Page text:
Jeremy DeSilva, a paleoanthropologist, is more circumspect about human ambulation. His book “First Steps” tells a story millions of years old, one full of useful if not completely soothing scientific information. It’s inspiring to learn that about 3.8 million years ago, our early bipedal ancestors traipsed about, and that today’s emus can trace their two-legged locomotion back 240 million years. But learning that my lessened mobility could take four years off my life, contributes to muscle loss and accelerates cognitive decline, puts me in a bad mood — all because one of my ancestors, in some dark alley of time, decided to climb down from a tree, stand upright and check out the horizon.

Though DeSilva never outright says it, we humans probably would be better off on all fours. Our backs wouldn’t hurt, babies would be delivered as easily as Amazon packages and we wouldn’t need knee replacements. “The negative consequences of upright walking have been with us for a long time” (we’re talking millions of years), he points out.

But if we hadn’t become vertical, we wouldn’t have learned how to make and use complex tools, domesticate fire, communicate through sounds that grew into language, carry our children while walking — or invent shoes. Imagine a life without shoes! I still have tons of shoes from my pre-fall days, ones I can no longer wear but resist parting with. DeSilva rightly points out that shoes deform our feet — and yet without shoes, and the evolving longer legs attached to them, early walkers could not have reached and inhabited colder climates such as North America, not to mention Mount Everest or the moon.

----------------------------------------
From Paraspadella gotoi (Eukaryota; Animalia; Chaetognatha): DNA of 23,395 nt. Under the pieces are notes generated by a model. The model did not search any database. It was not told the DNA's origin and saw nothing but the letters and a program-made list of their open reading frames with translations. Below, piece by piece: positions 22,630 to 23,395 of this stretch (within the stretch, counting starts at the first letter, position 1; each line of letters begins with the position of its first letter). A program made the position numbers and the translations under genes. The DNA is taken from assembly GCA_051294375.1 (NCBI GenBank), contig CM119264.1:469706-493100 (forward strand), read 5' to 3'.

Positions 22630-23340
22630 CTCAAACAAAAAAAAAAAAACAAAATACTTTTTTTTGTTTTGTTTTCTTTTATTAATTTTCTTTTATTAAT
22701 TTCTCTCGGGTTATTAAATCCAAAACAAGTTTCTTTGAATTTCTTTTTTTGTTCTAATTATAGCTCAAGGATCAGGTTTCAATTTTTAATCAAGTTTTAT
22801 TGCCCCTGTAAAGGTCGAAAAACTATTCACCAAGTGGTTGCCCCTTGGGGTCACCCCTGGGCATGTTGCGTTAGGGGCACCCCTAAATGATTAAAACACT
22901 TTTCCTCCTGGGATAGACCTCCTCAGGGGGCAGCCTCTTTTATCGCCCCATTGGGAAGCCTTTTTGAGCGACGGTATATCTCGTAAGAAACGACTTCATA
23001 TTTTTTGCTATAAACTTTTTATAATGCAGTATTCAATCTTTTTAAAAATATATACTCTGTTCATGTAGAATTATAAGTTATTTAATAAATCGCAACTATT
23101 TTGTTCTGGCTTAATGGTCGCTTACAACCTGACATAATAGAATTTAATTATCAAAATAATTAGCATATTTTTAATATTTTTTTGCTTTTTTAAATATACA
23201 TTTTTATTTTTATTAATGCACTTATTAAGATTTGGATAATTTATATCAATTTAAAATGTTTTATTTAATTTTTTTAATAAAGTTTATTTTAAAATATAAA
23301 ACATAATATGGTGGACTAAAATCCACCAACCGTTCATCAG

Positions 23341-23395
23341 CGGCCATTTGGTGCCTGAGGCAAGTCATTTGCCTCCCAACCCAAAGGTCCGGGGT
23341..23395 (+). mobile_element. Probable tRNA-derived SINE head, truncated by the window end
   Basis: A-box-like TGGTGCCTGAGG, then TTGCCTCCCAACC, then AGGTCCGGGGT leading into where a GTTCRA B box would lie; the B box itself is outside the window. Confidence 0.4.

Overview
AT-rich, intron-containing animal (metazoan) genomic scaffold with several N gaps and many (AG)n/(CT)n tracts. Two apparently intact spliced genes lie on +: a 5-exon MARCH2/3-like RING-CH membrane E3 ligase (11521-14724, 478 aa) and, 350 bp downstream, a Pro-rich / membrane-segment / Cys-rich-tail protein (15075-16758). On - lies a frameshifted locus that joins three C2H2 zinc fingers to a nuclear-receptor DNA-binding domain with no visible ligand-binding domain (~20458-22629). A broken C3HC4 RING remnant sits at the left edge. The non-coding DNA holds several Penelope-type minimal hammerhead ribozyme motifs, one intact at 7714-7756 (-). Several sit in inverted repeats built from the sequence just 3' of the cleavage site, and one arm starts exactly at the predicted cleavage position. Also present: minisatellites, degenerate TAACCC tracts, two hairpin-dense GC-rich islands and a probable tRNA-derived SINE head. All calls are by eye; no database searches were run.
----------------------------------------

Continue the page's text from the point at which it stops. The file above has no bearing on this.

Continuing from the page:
For Ben Page, a forest therapy guide, it’s not just about walking but about where you’re walking. His book “Healing Trees: A Pocket Guide to Forest Bathing” (available June 29) is a short and lovingly illustrated treatise on the benefits of walking in nature. Premised on the Japanese practice of shinrin-yoku, or forest bathing, a calming activity to combat work-related stress, Page also stresses meditative practices that will allow one to “bathe” anywhere, one’s sofa, for example.

His book is full of good intentions and sincere suggestions to motivate readers to walk in nature, but some sentences just don’t work: “As you sit, invite your heart to sit with you,” as though your heart might be at the beach playing volleyball instead of being in the woods with you. Despite such missteps, every page of “Healing Trees” reminds us how separated from the world, from nature, from the trees, we’ve become. His chapter on “Bodylessness” is especially good, as he says that the body is not a machine but “the experience of ourselves in nature, but because we do not identify with it, we have become numb and bodyless.”

Too often we take walking for granted, but we shouldn’t. There are more than half-a-million walking-fall-related deaths around the world each year, according to DeSilva. I’m glad I’m not one of them. So after I put on my plump and padded shoes, my hat, and then grab my cane, won’t you walk with me?

Sibbie O’Sullivan, a former teacher in the Honors College at the University of Maryland, is the author of “My Private Lennon: Explorations From a Fan Who Never Screamed.”